How do I exit a pipeline early without failure?

I have a pipeline where the first job makes a decision about whether the rest are executed. Neither choice is a “failure” in the “send email and alert everyone” sense. It simply does or doesn’t need to be done at that time.

I’m looking for the opposite of allow_failure: true which allows the pipeline to continue regardless of the exit status of the job. Instead, I want determine the continuation status.

Is there an easy or common way to do this? Or am I, once again, stuck with generating yaml files?

This is an interesting use-case.

I would be inclined to put the jobs and stages that you want to execute “sometimes” in a child pipeline rather than trying to exit early.

The other option might be to do something clever with rules and exists or variable, but I think that would be less clean.

I have used artifacts before child pipelines.
First job does some logic as yours and then generates a simple text file that is passed to next jobs thanks to artifacts. Each subsequent job checks the content of the file and exits if it should.

It has it’s disadvantages, like jobs are still scheduled and executed and take some time to just exit, but if it is not a concern this is one option :slight_smile:

I don’t like the artifacts approach for two reasons. First, yes, those jobs still get scheduled and executed and there can be a bunch of them. And second, you can’t easily tell from the initial UI which ones did anything and which ones did not.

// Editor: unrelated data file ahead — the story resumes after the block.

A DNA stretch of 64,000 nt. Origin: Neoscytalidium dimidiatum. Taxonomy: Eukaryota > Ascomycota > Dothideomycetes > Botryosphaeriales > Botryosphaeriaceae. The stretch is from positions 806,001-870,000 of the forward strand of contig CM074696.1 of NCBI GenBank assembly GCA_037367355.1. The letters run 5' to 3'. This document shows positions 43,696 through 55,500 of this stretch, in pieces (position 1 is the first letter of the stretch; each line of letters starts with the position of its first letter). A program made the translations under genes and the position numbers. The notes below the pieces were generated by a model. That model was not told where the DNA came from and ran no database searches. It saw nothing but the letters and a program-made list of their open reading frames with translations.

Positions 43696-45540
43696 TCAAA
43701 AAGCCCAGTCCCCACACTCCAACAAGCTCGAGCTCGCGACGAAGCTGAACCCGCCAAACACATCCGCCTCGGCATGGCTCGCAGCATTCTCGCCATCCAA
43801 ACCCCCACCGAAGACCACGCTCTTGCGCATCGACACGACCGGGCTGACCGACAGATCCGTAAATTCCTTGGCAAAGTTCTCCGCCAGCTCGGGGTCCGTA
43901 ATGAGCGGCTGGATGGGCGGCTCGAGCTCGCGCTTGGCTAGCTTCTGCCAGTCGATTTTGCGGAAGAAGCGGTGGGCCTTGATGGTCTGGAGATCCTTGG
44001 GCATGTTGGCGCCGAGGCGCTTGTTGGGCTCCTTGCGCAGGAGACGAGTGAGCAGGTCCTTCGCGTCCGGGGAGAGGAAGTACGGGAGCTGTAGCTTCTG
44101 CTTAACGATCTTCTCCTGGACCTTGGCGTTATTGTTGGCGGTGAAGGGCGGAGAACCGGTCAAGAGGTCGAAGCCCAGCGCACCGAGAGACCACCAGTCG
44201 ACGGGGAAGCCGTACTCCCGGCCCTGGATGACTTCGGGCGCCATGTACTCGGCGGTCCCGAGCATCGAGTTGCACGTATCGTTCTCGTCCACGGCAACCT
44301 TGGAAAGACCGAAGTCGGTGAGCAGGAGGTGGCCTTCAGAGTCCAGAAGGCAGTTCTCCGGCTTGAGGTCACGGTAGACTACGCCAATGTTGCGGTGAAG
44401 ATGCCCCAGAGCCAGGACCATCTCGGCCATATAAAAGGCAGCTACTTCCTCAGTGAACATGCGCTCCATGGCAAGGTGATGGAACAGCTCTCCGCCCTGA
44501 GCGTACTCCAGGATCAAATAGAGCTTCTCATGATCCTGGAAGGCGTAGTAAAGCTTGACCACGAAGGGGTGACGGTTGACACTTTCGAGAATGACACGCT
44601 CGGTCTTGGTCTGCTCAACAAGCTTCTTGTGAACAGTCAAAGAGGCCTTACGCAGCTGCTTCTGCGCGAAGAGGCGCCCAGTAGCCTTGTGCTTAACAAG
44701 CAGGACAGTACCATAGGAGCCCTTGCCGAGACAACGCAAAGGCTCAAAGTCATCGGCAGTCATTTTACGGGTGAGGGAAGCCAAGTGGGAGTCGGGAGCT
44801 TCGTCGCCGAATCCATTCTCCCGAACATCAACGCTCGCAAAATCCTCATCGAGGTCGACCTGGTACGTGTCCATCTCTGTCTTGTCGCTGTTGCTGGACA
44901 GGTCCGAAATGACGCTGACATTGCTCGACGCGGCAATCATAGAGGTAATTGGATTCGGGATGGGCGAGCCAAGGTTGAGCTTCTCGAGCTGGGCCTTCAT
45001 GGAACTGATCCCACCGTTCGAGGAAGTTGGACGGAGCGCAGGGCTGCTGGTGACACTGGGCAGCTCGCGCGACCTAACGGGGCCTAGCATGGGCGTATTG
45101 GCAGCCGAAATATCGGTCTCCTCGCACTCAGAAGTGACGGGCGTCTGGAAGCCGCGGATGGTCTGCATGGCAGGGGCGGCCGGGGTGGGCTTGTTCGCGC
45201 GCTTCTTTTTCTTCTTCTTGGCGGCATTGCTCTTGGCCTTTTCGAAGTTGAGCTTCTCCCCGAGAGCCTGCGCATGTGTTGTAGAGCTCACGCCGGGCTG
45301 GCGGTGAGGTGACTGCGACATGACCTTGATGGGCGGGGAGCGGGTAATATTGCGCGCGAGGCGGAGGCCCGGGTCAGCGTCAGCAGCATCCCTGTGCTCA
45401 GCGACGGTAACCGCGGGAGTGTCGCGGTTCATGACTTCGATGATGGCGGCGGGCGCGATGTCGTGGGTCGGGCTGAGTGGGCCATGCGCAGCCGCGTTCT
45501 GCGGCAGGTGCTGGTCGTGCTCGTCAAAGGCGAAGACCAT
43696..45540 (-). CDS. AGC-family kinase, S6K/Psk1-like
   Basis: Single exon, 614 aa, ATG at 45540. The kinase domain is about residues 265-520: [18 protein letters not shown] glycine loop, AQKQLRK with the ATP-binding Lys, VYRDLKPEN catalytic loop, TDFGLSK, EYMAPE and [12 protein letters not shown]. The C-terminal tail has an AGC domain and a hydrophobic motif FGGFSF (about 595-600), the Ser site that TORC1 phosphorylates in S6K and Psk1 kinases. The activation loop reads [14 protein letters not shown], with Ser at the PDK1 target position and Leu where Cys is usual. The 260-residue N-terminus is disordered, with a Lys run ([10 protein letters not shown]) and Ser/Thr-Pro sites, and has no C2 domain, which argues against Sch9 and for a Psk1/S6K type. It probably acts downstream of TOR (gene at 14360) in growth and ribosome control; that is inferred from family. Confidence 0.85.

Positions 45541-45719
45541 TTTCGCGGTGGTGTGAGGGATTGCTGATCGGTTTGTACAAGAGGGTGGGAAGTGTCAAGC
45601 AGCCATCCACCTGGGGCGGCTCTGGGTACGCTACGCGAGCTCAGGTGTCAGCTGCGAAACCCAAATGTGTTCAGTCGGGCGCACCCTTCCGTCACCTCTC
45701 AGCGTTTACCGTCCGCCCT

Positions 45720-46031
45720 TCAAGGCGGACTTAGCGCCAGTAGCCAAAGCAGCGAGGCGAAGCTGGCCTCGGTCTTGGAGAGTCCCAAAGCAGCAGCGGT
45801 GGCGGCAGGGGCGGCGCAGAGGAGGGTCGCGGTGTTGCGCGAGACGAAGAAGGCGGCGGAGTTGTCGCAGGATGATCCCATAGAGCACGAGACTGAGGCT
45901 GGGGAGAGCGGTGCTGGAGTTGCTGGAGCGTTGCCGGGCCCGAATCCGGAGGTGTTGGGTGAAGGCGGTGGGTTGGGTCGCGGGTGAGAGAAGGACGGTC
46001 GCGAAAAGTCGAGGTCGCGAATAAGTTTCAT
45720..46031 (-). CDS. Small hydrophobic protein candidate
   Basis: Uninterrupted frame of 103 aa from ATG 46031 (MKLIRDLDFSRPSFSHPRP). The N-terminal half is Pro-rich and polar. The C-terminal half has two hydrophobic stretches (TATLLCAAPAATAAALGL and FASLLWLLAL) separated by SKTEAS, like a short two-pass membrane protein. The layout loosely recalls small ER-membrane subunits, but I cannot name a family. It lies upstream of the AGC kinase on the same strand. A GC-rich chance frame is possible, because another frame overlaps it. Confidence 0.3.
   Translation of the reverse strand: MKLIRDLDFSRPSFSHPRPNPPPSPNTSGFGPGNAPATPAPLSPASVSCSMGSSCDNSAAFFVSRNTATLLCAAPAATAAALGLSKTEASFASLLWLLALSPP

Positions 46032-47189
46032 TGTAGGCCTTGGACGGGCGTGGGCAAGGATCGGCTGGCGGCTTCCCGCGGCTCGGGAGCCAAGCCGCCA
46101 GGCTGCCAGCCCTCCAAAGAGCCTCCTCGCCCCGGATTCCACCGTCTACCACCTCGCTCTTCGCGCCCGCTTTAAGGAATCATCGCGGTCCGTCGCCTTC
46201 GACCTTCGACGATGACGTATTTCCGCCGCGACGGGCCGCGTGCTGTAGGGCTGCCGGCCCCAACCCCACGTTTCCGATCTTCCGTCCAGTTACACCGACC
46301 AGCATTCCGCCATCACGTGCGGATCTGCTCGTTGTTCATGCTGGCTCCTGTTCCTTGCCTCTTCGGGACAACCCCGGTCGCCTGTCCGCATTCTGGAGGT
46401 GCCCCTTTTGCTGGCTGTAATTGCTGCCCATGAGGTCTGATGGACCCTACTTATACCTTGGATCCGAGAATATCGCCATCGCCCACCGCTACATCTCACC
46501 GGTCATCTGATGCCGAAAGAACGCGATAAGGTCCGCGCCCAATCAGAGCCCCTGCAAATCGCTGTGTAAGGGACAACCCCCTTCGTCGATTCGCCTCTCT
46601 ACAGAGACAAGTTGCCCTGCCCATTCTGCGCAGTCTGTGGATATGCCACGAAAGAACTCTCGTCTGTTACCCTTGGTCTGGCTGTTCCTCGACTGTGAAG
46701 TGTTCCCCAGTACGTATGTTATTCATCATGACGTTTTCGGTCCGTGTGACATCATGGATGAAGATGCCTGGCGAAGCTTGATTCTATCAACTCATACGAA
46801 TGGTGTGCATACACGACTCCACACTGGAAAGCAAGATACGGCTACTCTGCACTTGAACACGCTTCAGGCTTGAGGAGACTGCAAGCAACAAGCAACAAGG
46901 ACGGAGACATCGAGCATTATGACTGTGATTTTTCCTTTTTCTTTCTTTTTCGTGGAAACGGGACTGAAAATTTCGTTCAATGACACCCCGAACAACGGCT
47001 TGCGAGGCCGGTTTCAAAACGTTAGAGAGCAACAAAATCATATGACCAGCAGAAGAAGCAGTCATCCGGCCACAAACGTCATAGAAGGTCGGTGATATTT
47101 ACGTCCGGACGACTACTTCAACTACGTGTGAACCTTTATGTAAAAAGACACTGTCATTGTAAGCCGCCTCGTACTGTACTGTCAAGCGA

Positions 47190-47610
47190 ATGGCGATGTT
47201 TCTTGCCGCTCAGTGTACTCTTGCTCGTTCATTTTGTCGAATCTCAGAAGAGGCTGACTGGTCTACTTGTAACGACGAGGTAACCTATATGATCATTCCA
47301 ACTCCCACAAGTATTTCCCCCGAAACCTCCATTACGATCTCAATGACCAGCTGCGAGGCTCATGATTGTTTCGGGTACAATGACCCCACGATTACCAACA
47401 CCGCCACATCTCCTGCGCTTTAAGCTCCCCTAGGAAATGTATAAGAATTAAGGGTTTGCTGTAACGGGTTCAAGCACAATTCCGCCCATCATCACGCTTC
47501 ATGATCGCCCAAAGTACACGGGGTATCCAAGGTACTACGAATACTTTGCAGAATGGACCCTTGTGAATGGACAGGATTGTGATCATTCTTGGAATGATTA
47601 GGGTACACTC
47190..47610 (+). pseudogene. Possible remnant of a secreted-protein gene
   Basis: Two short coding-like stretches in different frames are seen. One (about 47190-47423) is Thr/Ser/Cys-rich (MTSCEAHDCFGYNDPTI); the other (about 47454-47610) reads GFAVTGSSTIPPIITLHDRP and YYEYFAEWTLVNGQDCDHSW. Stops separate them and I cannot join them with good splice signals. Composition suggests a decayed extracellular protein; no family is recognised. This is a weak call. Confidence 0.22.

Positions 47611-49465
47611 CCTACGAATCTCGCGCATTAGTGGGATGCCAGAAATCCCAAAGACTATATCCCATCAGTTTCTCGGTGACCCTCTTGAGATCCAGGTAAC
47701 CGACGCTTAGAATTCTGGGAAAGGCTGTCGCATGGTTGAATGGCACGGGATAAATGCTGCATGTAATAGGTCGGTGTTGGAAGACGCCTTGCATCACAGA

Thinking about recursions lead me to a different thought from children, which is basically just recursion on the initial pipeline. First instance, (submission), spawns the second, (singularity check), potentially spawns the third, (common work). It’s a bunch of additional pipelines being spawned but they should all succeed and they should all be easily identifiable from the UI.

I’ll need to try that.

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This seems to be working so thanks for the provocation and the hint about recursion. :).

To reiterate, my solution for now is that submissions run some checks, then curl a pipeline start of a second phase, keyed by a local variable.

The second phase checks whether it’s the eldest running second or third phase. If not, it does nothing but exit. If so, it curls a pipeline start of the third phase.

Third phase runs longer term checks that would take too long to run on every submission. Since they run back-to-back, the third phases are essentially piggy backing all changes up to the point that the third phase starts. Once complete, the third phase checks to see whether the sha it just built is still current. if so, it exits. If not, it curls a pipeline start of a fresh second phase.

The answer to my original question is that “you can’t” in gitlab. Gitlab isn’t that sophisticated. It has many special cases for unusual cases but simple stuff like this isn’t handled as a first class feature. So instead, I’ve split my moral pipeline into two different passes or phases through the gitlab pipeline. The UI is a little confused in that there are now three different things showing up on the pipelines page, (really more like a half dozen including branch builds, nightly builds, etc), and no easy way to see that they are three different moral pipelines. But they all pass in the routine case so the only failures that should show are actual run time failures.